Canadian Health System Authorizes Firm To Begin The Production And Sale Of Cocaine

(Photo by STEPHANE DE SAKUTIN/AFP via Getty Images)

Font Size:

A Canadian politician is seeking answers after discovering that the country’s health system has given its approval for a cannabis company to possess, produce, sell and distribute cocaine. 

Health Canada, the entity responsible for Canada’s national health policy, approved an amendment on Feb. 17 that would allow Adastra Labs in Langley, British Columbia, to sell, produce and distribute cocaine, CBC reported. This revelation came as a shock to B.C. Premier David Eby, who told the outlet he was “astonished” to learn of the approval and that the provincial government had not been notified.

In an effort to battle rising opioid addiction and overdose deaths, Canada has been working with all levels of government to stem the crisis. One such effort is a program known as “safer supply” which allows people battling addiction to receive prescriptions for otherwise illicit substances in an effort to assist them as they withdraw from their use instead of turning to unsafe street drugs, Stat News reported. (RELATED: Authorities Seize $20 Million In Fentanyl Disguised As Prescription Drugs From Notorious Cartel))

“It is not part of our provincial plan,” Eby told CBC.

“Cocaine isn’t prescribed, it isn’t safe, and this is wrong,” Opposition Leader Kevin Falcon told the B.C. Legislature, according to the outlet. “Commercializing cocaine as a business opportunity amounts to legalizing cocaine trafficking, full stop.”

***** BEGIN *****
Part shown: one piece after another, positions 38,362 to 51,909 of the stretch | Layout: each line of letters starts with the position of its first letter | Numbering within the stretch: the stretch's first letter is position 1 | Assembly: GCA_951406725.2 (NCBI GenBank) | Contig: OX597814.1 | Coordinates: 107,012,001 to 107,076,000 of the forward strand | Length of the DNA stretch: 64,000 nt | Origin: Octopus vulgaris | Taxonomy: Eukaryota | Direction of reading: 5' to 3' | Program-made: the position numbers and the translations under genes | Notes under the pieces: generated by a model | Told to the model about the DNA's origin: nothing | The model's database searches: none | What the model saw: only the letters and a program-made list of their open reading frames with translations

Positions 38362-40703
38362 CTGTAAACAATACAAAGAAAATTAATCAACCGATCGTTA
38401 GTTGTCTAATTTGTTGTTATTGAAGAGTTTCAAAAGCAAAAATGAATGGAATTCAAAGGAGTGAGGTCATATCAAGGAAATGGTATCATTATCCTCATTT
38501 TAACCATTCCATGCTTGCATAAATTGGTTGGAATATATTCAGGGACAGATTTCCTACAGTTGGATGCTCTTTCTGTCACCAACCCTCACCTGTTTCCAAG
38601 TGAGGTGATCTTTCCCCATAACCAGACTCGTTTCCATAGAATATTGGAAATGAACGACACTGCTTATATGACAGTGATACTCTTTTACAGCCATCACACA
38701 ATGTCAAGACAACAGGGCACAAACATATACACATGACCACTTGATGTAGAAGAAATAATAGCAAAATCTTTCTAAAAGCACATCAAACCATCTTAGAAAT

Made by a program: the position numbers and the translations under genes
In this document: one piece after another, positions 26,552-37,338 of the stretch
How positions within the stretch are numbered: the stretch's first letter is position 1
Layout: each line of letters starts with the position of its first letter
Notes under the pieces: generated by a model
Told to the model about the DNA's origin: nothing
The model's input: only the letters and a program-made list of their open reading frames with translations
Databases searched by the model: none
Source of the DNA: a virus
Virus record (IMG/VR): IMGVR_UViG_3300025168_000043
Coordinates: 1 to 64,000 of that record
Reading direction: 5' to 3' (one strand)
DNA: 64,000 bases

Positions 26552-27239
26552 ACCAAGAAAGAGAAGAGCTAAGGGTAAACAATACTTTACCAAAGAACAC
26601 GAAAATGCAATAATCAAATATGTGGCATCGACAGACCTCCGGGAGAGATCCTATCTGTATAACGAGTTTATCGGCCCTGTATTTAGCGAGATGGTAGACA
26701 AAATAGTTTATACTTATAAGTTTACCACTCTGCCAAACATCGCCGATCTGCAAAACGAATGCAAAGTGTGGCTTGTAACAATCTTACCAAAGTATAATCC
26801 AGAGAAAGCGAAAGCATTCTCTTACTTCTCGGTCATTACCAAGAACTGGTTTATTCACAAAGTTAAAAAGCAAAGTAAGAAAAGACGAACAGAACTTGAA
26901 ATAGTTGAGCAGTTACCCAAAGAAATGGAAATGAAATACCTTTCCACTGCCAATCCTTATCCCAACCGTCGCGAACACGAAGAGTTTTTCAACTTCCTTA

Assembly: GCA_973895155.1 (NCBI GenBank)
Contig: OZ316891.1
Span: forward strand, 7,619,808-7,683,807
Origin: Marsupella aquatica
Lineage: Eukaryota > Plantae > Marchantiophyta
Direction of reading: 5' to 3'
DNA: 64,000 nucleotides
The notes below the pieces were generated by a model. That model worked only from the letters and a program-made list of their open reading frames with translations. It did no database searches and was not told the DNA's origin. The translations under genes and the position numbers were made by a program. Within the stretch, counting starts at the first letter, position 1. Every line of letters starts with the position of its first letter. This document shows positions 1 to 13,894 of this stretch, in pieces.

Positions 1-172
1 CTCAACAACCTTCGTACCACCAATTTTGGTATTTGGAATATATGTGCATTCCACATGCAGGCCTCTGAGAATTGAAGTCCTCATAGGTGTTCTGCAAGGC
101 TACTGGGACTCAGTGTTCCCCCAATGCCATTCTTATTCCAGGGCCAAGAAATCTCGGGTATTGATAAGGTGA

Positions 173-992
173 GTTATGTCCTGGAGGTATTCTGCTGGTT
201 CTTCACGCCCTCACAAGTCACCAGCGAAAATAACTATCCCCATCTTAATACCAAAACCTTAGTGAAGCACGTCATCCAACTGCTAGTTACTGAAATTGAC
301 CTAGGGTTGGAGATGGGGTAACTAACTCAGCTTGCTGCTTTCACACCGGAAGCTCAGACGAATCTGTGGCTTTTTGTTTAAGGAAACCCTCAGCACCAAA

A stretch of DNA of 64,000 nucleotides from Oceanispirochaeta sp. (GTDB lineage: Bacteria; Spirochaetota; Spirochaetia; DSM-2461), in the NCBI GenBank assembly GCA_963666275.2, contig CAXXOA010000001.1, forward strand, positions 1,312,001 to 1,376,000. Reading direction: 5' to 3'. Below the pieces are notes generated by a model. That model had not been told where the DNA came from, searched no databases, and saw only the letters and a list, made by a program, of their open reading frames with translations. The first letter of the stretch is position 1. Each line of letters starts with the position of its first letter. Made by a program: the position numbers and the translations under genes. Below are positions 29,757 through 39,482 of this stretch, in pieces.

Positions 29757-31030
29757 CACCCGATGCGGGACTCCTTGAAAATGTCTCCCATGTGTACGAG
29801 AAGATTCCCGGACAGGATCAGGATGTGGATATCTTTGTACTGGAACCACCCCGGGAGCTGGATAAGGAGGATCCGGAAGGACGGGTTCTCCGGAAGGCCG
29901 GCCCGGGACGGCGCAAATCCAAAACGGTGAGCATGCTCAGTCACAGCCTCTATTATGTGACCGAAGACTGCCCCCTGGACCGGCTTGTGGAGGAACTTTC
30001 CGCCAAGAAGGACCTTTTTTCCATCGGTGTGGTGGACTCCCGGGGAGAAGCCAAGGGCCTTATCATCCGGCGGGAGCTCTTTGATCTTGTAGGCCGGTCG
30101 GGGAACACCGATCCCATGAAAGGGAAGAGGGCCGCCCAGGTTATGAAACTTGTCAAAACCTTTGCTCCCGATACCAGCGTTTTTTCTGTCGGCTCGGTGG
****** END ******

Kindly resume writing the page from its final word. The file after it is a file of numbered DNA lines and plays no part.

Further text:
Kevin Hollett, a spokesman for the B.C. Centre on Substance Use, echoed this concern, telling CBC that, as far as he knew, “prescribed safer supply in BC is focused on opioids, so I’m not clear how this might fit in, if it does at all.”

Health Canada defended its decision to grant the license, assuring CBC that Adastra Labs can only sell cocaine for scientific and medical purposes and could not distribute to the general public. Health Canada specified that the license would only allow Adastra Labs to distribute to pharmacists, practitioners and hospitals for research purposes.

Adastra Labs also defended the move, telling the outlet their newly approved license allows the company to “interact” with 250 grams of cocaine and gives them permission to import coca leaves and to develop and synthesize the drug.

“Harm reduction is a critically important and mainstream topic, and we are staying at the forefront of drug regulations across the board,” Adastra CEO Michael Forbes told CBC. “We proactively pursued the amendment to our Dealer’s License to include cocaine back in December 2022.”

Forbes also revealed that his company plans to gauge how the “commercialization of the substance fits in with its business model” so that the company can “position itself to support the demand for a safe supply of cocaine,” CBC reported.

In response, Health Canada assured CBC that Adastra Labs has been reminded of the “very narrow parameters of their licence.”

“If the strict requirements are not being followed, Health Canada will not hesitate to take action, which may include revoking the licence,” Health Canada added.